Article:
How I created a mini ORM with python?
When you code in a Django web framework, we all know that you won’t directly work with databases. There is an ORM (Object relational mapping) who will interact with database using migration and SQL operation. So, I want in this tutorial to show you how to implement an ORM manager from scratch.
Object–relational mapping (ORM) in computer science is a technique for converting data between incompatible type systems using object-oriented programming languages in order to create virtual database objects.
Python is a programming language that enables you to design freely anything that you want.
And honestly I was able to implement a Mini ORM manager merely within 3 hours.
Our Project is divided into 3 main components:
- A connection manager to connect directly with a database using SQL commands (we used SQLite3 in our case).
- A model manager or model file that contains all the definition of the models we need to migrate to a database.
- A simple command manager that enables user to input a command (in the command prompt).
The Project files are also 3 python files (check this Github repository ):
We mentioned before that we will use SQLite database. Thanks to python sqlite3 default library, we can connect directly with a database using a python script. If you check the documentation of sqlite3 library, you will notice that it is very easy to connect SQLite using python.
Just a few lines of python code will do the job. So, you need to instantiate an sqlite3 connection object with specifying the database file “
example.db”, then make a cursor to execute SQL commands without forgetting to commit the changes and to close the connection.
First import the sqlite3 library and instantiate the connection:
import sqlite3 con = sqlite3.connect('example.db')
Then open a cursor, execute the commands you want and finally close the connection:
cursor= con.cursor() cursor.execute('''CREATE TABLE stocks (date text, trans text, symbol text, qty real, price real)''') cursor.execute("INSERT INTO stocks VALUES ('2006-01-05','BUY','RHAT',100,35.14)") connection.commit() connection.close()
However, this kind of implementation won’t be reliable in our project, because there is too much redundancy of this block of code. Imagine I will repeat this code with every SQL operation I use including CREATE, DELETE, UPDATE and RETRIEVE.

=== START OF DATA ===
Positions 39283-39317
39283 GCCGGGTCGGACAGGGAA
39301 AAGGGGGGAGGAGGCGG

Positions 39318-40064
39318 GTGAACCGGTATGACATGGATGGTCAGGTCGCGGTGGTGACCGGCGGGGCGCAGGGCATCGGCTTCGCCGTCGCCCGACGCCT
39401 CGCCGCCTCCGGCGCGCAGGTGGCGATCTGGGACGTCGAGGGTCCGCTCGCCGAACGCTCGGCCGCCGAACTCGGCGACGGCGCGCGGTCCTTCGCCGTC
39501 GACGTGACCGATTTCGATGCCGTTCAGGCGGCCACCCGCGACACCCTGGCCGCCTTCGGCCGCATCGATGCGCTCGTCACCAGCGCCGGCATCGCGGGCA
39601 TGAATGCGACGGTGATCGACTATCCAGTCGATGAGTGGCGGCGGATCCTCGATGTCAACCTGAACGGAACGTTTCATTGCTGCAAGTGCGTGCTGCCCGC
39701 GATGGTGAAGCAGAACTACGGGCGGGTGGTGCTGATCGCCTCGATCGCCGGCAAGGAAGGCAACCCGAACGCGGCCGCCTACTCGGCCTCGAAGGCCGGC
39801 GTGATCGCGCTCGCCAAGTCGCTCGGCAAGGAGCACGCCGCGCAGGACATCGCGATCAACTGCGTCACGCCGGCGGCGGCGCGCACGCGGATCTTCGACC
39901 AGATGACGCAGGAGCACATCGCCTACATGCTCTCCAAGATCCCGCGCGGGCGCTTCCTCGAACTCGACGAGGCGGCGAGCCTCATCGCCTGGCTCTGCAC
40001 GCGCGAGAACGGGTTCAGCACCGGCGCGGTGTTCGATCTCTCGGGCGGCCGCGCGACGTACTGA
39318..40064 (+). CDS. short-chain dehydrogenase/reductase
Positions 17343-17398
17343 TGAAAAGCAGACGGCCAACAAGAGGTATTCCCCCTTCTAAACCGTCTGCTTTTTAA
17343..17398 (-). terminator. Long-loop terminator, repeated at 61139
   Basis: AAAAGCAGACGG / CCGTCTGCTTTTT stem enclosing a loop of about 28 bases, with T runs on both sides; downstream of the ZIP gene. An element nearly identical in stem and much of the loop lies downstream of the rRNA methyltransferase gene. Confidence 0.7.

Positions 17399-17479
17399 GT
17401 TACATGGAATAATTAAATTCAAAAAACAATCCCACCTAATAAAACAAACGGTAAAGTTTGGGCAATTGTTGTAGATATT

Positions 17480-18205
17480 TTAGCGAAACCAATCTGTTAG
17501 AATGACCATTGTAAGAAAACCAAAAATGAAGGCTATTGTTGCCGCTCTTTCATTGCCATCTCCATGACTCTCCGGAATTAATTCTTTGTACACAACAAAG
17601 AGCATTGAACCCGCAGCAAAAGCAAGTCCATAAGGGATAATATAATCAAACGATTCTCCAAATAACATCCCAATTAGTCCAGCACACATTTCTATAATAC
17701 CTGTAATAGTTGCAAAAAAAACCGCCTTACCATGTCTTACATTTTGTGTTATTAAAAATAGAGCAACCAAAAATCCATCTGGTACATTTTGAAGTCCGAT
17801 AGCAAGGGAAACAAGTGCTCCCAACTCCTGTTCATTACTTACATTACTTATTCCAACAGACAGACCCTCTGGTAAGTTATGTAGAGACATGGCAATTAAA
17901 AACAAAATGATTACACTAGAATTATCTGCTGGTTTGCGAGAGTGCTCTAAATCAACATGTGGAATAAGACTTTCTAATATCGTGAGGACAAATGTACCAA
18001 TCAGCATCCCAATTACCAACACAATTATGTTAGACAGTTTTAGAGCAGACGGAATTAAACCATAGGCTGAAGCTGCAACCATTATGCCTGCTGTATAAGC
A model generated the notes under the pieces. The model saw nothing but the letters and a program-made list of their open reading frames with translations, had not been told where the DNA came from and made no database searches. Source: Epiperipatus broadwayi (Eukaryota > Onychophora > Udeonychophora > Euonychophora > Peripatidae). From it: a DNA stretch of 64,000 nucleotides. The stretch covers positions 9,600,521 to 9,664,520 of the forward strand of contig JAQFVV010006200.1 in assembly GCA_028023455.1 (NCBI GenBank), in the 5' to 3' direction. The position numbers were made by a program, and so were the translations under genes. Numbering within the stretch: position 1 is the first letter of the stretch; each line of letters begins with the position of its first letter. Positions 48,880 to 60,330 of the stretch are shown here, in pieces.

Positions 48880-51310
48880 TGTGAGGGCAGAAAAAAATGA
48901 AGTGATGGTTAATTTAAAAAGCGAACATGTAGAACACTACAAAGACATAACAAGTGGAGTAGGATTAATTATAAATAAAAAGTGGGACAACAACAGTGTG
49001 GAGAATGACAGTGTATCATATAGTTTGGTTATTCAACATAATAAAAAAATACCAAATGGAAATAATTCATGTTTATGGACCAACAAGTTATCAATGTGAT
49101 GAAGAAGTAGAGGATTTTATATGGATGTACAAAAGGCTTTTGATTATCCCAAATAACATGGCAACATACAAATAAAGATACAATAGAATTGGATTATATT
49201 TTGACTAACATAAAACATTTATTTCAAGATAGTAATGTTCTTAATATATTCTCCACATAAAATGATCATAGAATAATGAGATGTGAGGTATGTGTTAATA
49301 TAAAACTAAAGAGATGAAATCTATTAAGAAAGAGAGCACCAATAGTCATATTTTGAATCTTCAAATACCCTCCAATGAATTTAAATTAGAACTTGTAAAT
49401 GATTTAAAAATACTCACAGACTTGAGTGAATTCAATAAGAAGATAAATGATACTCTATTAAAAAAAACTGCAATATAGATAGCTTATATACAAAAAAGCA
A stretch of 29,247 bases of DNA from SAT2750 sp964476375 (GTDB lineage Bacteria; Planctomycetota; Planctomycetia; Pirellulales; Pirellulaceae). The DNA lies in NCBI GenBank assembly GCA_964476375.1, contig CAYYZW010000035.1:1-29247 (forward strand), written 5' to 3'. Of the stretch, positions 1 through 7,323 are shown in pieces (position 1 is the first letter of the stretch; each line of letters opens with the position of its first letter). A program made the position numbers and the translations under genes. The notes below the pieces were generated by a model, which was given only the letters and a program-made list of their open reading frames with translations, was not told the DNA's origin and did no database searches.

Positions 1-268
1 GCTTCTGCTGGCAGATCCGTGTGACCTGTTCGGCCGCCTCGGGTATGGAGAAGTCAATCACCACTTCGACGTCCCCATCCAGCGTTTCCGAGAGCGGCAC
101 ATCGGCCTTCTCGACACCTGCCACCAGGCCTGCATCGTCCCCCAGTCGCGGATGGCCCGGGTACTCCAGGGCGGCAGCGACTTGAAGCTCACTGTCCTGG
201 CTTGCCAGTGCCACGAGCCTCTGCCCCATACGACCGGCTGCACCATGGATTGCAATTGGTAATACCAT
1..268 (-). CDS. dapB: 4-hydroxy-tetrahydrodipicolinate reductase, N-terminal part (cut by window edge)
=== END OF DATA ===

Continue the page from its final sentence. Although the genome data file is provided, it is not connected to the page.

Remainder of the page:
In fact, this problem has a solution, there is a thing in python called context manager. Context manager is a way to manage resources precisely without any cost in complexity and memory.
In order to make a context manager that can connect with a database, we make a class called
ConnectionSqliteManager that opens an SQL connection and instantiates the cursor object.
In this class, we need to write an
__exit__ magic class methods as a necessary ingredient for database resource management.
So the structure of the context manager class is as follows :
__enter__method connects the
example.dbfile (setup operation) and returns the Connection object to variable Connection.
__exit__method takes care of closing the connection on exiting the with block(teardown operation).
In the scope
with , you manage database within the scope, without taking the bother of opening and closing the connection.
class ConnectionSqliteManager: def __init__(self,filename): self.filename = filename def __enter__(self): print("Connection started ...") self.connection = sql3.connect(self.filename) self.cursor = self.connection.cursor() return self def __exit__(self, type, value, traceback): print("Connection ended ...") self.connection.close() with ConnectionSqliteManager("example.db") as Connection: # Do what you want with Connection instance
You can make a decorator (Inside “ConnectionSqliteManager” class) on top of each SQL operation method, to commit the changes.
Never forget to add some sqlite3 error exception in each command execution.
#inside ConnectionSqliteManager class def commit(operation): def wrapper(self, *args,**kwargs): operation(self, *args, **kwargs) self.connection.commit() return wrapper @commit def Sql_operation(self): # execute an sql command here pass
A model is a datastore entity that has a key and a set of properties. . A model is a Python class that inherits from the Model class. The model class defines a new kind of datastore entity and the properties the kind is expected to take.
I won’t dive into too much implementation here. all you have to do is to define a model class like the following:
class Model(baseModel): base_model = base tablename = "Model" fields = ("field_1", "field_2")
In this code, you need to specify the name of the table of the database and its fields.
In order to prepare your model for migration, you have to add it in the
model_list = [Model, ]
Now let’s prepare the user for a good interface in our command prompt. To implement it, we used the
argparse default library to let the user input the arguments in the command prompt and execute the migration.
all details are in the
migrate_manager.py file, there is no need to explain each line of code. I made it as simple as possible.
So all you have to do is to execute this command:
python migrate_manager.py migrate
The output is as following:
Begin database Migration ... Model Migration Connection started ... Model: created successfully! 2022-01-04 02:29:53.402991: Commit is successful!! Connection ended ...
It’s good to implement from scratch a technique like ORM, it will help you understand and learn quickly technologies without any difficulties with grasping the concept behind.